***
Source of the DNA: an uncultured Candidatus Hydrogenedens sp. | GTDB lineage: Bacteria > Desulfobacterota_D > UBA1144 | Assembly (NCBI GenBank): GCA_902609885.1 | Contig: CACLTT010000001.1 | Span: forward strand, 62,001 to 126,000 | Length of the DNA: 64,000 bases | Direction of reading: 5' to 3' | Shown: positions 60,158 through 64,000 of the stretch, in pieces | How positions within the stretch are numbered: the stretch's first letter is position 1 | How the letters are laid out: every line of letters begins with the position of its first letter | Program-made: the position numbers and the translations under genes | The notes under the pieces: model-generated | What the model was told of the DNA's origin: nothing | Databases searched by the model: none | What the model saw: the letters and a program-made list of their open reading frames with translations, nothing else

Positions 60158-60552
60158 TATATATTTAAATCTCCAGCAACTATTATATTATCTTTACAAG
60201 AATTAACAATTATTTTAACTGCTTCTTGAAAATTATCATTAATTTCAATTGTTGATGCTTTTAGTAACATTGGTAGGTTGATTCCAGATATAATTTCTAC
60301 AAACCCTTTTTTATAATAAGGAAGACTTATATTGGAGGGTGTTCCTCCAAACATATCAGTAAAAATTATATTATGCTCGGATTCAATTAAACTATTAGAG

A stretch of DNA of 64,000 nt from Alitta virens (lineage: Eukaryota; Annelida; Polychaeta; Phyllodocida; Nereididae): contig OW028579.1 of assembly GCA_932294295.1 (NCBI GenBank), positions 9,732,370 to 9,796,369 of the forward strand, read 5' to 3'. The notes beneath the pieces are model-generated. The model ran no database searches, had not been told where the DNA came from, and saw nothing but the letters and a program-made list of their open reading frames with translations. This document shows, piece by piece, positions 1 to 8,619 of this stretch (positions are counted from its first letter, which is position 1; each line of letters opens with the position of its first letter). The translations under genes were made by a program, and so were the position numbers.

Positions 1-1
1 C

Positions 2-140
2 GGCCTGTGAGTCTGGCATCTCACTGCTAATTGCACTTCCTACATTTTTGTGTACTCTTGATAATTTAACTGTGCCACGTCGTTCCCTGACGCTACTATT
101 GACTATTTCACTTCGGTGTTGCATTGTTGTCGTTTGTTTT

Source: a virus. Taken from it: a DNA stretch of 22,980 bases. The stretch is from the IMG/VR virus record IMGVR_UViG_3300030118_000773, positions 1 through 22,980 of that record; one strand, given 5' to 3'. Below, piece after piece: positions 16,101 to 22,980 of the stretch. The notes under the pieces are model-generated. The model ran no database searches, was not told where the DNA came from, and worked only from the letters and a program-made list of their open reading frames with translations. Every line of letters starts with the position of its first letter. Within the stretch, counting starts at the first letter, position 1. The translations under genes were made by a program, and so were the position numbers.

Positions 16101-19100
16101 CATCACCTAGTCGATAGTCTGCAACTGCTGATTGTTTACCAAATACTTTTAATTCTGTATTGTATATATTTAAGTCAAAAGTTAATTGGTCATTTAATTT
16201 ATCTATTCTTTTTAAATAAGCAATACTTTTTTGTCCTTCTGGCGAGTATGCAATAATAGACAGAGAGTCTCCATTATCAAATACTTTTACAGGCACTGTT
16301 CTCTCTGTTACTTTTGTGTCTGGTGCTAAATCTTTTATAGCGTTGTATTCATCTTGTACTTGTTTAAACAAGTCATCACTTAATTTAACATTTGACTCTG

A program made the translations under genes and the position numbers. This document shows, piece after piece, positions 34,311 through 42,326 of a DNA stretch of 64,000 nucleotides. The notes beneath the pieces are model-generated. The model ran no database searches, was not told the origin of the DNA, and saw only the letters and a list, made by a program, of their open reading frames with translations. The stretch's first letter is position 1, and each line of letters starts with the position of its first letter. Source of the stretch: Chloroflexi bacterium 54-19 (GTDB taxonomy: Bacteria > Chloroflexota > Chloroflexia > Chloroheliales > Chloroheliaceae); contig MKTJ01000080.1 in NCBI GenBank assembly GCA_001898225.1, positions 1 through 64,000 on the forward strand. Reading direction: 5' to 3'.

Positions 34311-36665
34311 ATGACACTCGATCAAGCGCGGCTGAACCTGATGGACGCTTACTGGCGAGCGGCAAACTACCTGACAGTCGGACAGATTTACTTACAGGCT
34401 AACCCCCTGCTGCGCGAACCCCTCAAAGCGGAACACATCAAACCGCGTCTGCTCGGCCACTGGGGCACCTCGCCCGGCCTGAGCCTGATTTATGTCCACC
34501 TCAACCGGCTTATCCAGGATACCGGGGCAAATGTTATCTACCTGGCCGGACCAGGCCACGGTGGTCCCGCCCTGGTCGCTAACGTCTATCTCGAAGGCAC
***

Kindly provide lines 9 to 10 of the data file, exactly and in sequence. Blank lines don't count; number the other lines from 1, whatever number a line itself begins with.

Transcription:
Positions 2-140
2 GGCCTGTGAGTCTGGCATCTCACTGCTAATTGCACTTCCTACATTTTTGTGTACTCTTGATAATTTAACTGTGCCACGTCGTTCCCTGACGCTACTATT